Myfortic, like CellCept, is a medication used to prevent organ rejection in individuals who have undergone an organ transplant. It works by suppressing the immune system and reducing its ability to attack the new organ. Myfortic operates on a similar mechanism as CellCept - both inhibit inosine monophosphate dehydrogenase (IMPDH), which plays a crucial role in the proliferation of T and B lymphocytes. However, Myfortic has an enteric coating that allows it to be absorbed later in the gastrointestinal tract, which can potentially lead to fewer side effects such as stomach upset when compared with CellCept.
How effective are both Cellcept and Myfortic?
Both mycophenolate mofetil (CellCept) and mycophenolic acid (Myfortic) are immunosuppressant drugs that have a long history of effectiveness in preventing organ rejection, specifically for kidney transplants. They were both approved by the FDA within a span of ten years from each other, CellCept in 1995 and Myfortic in 2004. Since they act on the same enzyme, inosine monophosphate dehydrogenase, they may be prescribed under similar circumstances.
A study conducted in 2011 involving renal transplant recipients demonstrated that Cellcept and Myfortic had comparable efficacy rates at preventing acute graft rejection as well as similar safety profiles - none of the different metrics studied to evaluate efficacy between patients receiving either medication showed significant differences.
In terms of side effect profile, however, there is some divergence. A meta-analysis carried out over multiple trials reported less gastrointestinal-related symptoms with Myfortic compared to Cellcept. This could make it more tolerable for certain populations who might be prone to such side effects.
Despite these slight differences, it's important to note that both medicines are considered first-line treatment options for renal transplant recipients due to their proven efficacy records. While there is ongoing research into other potential uses for these medications beyond transplantation medicine; currently their primary application remains focused around this area.
At what dose is Cellcept typically prescribed?
Oral dosages of CellCept range from 1–3 g/day, typically divided into two doses. Research suggests that 2 g/day is effective for preventing organ rejection in most adults post-transplantation. Children and adolescents' dosage is usually calculated based on body surface area (BSA), starting with about 600 mg/m^2 per dose, given twice daily. Dosage can be adjusted depending upon the response and tolerance level of the individual patient. However, the maximum dosage should not exceed 4g/day under any circumstances.
On the other hand, Myfortic dosing starts at about 720 mg twice a day for adults undergoing renal transplantation which can be increased or decreased based on clinical outcomes but it should never exceed more than 1440 mg per day.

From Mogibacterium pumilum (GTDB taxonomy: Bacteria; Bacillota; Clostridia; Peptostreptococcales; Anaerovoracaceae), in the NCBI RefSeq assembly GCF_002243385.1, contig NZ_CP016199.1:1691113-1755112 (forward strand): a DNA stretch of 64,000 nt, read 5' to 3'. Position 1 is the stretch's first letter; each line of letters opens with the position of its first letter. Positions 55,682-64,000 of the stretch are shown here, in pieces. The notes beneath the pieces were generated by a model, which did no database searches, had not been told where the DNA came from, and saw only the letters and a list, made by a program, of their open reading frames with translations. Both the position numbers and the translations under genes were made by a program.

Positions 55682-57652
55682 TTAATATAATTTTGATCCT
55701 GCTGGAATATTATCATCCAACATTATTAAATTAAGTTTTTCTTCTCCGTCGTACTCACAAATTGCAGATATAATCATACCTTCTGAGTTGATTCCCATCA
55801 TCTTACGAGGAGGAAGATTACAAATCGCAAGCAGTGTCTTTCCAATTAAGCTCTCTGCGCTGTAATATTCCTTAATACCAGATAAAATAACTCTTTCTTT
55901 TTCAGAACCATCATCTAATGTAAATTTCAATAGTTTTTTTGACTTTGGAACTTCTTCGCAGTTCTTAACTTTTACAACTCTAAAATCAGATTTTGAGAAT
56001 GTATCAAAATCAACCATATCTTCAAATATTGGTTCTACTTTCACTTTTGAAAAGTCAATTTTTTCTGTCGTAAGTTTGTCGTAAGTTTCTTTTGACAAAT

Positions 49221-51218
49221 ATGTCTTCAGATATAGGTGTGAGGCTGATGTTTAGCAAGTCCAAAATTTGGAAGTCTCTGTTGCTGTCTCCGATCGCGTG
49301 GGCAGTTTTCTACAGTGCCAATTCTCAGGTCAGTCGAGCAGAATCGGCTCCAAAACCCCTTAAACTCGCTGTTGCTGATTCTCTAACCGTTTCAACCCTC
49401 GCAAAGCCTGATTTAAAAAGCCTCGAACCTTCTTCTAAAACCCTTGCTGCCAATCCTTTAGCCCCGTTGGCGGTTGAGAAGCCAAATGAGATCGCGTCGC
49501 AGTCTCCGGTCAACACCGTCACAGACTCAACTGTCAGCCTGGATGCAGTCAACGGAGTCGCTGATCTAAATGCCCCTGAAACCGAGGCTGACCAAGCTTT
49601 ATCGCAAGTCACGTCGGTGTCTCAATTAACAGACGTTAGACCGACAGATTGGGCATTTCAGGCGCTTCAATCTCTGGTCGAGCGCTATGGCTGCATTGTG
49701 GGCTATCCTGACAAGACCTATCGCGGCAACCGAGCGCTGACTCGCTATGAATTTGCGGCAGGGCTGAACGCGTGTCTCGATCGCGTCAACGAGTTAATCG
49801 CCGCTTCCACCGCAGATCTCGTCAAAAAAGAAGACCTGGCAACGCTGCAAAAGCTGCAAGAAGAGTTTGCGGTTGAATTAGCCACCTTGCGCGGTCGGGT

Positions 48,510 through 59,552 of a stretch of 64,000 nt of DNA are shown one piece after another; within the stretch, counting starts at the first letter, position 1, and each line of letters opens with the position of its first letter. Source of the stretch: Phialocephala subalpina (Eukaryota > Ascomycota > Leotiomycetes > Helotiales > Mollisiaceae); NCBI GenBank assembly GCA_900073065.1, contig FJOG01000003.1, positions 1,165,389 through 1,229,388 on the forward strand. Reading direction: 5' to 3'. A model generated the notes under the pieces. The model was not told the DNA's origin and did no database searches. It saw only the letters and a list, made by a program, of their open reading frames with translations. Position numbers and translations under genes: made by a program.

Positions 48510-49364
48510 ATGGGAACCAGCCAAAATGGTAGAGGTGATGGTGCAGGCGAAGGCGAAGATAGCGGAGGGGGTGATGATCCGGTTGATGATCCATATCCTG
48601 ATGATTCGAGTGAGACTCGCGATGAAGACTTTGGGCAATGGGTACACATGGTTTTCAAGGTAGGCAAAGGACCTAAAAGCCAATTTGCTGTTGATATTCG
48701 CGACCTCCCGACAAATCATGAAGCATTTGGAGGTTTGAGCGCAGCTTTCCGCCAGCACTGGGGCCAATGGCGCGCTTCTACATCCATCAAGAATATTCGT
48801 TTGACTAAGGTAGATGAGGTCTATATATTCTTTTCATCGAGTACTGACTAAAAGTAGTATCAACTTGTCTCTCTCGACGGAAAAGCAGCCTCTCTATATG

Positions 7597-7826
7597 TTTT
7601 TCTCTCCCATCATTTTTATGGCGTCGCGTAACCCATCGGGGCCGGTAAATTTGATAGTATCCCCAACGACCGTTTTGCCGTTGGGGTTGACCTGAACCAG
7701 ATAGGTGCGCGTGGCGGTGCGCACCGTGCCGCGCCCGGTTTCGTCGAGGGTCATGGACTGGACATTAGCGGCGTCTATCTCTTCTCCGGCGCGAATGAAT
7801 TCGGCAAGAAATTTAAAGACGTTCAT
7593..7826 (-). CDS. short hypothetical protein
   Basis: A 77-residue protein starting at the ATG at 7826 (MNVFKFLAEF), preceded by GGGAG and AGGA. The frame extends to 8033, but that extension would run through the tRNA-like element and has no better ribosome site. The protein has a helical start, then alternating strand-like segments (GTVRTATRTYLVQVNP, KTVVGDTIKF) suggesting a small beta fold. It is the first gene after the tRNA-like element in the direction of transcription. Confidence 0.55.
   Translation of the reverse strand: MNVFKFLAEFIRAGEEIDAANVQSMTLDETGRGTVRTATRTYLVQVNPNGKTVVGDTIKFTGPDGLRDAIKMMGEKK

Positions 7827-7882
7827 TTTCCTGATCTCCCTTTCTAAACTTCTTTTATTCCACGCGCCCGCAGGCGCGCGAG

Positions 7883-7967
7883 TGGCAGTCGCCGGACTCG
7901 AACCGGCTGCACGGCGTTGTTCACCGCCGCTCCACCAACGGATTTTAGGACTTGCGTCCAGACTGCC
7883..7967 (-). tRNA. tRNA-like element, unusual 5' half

At what dose is Myfortic typically prescribed?
Myfortic treatment is typically initiated at a dosage of 720 mg to 1440 mg/day, divided into two doses, taken at least 12 hours apart. The dose can then be adjusted depending on the patient's response and tolerance level. The maximum recommended daily dose is 2160 mg (1080 mg twice daily), which may be evaluated if there is insufficient response to the initial treatment after some time. It's important to take Myfortic consistently either with or without food due to its absorption rate being affected by intake of meals. However, always follow your healthcare provider's instructions regarding medication administration.
What are the most common side effects for Cellcept?
Common side effects of Cellcept might include:
- Stomach upset or pain
- Nausea and vomiting
- Loss of appetite (Anorexia)
- Swelling in your hands, ankles, or feet
- Tremor (unintentional trembling or shaking)
- Headache, dizziness
Meanwhile, Myfortic may cause some different side effects such as:
- Abdominal pain
- Nausea and Vomiting
- Urinary tract infection.
Please note that both drugs can lower the ability of your immune system to fight infections which may lead to serious, possibly fatal infections. If you notice any signs of an infection like fever/chills/cough/persistent sore throat/night sweats/weight loss/warm/red/painful skin sores on your body/increased urination/tiredness/fatigue/fast heartbeat/easy bruising/bleeding/swollen glands around neck/armpits/groin consult with a healthcare professional immediately.
Are there any potential serious side effects for Cellcept?
While Cellcept and Myfortic are both immunosuppressant drugs, there are some differences in the side effects that you should be aware of:
- Experiencing any unusual bleeding or bruising
- Signs of an allergic reaction such as hives; difficulty breathing; swelling in your face, lips, tongue or throat
- Changes in vision including blurred vision, sensitivity to light
- Abnormal heartbeat rhythms: fast or pounding heartbeats; feeling like you might pass out.
- low white blood cell counts - fevers, mouth sores, skin sores, flu-like symptoms; severe nervous system reaction - muscle weakness on one side of your body decreased consciousness
- Symptoms suggestive of infections such as fever, chills persistent coughs which may indicate pneumonia
- Any indications of stomach ulcers: severe abdominal pain accompanied by nausea and vomiting.
If you experience any of these while taking either drug it's critical to seek medical attention immediately.
What are the most common side effects for Myfortic?
When comparing Cellcept to Myfortic, it's important to note that the use of Myfortic can potentially lead to a variety of side effects including: